A Guide to Binge Watchers, or: How Netflix Changed College
Have you, like me, noticed faculty, staff, and students in offices, hallways, and/or classrooms, blatantly watching at their latest Netflix obsession? Very few of us even bother minimizing those windows to hide our binging.
This blog is dedicated to the emerging categories of campus bingers:
The Negotiator: “Just grade one more essay. Then you can watch an episode of Grace and Frankie.”
The Digressor: “Hey, Dr. Smith, have you watched Riverdale yet? It has interesting connections to adolescent psychology. Maybe we could watch an episode in class?”
The Shamer: “You haven’t seen The Keepers yet? Most of the office already has. Well, we can try to avoid discussing it at lunch.”
The Fear-Monger: “Dear Faculty and Staff: Please remember that the use of Netflix in classrooms is prohibited without written permission from the company. Please submit documentation to the legal office two weeks before showing any content. This will be monitored by I.T.”
The Expense Manager: “Since the university has implemented the policy that expenses for class materials cannot exceed $50, only films on Netflix will be assigned. Instead of I Am Not Your Negro, our class on James Baldwin will watch The People v. O.J. Simpson.”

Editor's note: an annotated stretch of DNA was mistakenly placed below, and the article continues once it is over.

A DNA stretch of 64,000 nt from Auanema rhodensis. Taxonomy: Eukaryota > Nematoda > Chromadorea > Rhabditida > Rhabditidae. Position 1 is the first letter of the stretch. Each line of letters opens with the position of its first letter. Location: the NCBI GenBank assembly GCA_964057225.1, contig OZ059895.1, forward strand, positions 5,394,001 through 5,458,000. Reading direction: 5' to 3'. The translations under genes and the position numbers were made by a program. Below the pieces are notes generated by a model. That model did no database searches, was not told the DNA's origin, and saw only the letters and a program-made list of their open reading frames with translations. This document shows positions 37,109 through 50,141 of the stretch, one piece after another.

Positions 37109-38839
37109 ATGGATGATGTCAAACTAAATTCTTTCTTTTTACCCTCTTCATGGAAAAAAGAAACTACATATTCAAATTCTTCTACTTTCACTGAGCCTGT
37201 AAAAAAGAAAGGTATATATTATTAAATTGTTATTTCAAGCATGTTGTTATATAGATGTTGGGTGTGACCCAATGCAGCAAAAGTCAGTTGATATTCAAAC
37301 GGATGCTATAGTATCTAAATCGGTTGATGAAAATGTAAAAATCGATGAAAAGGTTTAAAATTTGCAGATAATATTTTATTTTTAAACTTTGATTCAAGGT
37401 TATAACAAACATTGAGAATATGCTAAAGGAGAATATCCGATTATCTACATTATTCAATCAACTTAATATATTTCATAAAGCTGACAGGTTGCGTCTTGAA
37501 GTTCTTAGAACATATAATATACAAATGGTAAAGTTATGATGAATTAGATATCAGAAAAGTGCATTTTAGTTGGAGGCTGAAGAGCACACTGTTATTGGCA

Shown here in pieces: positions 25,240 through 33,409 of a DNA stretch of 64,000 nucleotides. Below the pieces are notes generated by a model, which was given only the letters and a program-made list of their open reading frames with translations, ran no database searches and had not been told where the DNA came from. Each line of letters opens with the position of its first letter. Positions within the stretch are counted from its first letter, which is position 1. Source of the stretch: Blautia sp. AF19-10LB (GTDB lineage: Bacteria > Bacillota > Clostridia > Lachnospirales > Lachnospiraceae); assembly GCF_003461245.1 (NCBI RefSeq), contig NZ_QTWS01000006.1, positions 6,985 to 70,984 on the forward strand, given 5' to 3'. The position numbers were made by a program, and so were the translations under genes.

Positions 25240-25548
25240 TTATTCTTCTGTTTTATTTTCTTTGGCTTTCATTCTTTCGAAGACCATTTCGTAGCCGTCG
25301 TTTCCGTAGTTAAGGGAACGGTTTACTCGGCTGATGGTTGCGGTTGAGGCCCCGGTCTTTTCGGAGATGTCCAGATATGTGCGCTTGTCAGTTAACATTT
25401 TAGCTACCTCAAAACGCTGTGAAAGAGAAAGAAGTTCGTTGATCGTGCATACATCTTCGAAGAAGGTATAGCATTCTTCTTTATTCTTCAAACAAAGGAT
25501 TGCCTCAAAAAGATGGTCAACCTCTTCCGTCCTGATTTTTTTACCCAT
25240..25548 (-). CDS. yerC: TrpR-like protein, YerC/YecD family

The Relationship Breaker: “Sure, I liked him a lot, but not enough to share my Netflix login and password.”
The Creative Writer: “and i hear the voices of a thousand women crying / wishing they, too, could burn their orange / for a skimpy black dress / hanging from the bars of their lives.”
The Excuse Maker: “Dear Office Manager: I will not be able to work today because Netflix canceled Sense 8. I am too emotional and would only distract others. I will complete the “Away from Duties’ form upon my return next week. I’m not sure which box to check, however. Is this sick leave, personal leave, or bereavement leave?”
The Academic Opportunist: “Call for Papers: Seeking chapters for an edited work focusing on the role Netflix plays in our courses. We welcome chapters that show the connection between specific courses and television series (i.e., American Government and House of Cards) or on courses that developed from Netflix series (The Sociology of Stranger Things).
I’m sure there are many more out there, but I just started watching 13 Reasons Why and need to get back to it. Don’t worry, it’s for my fall section of Young Adult Literature – who has time to watch Netflix and not connect it to college life?
photo credit: Flickr user islandjoe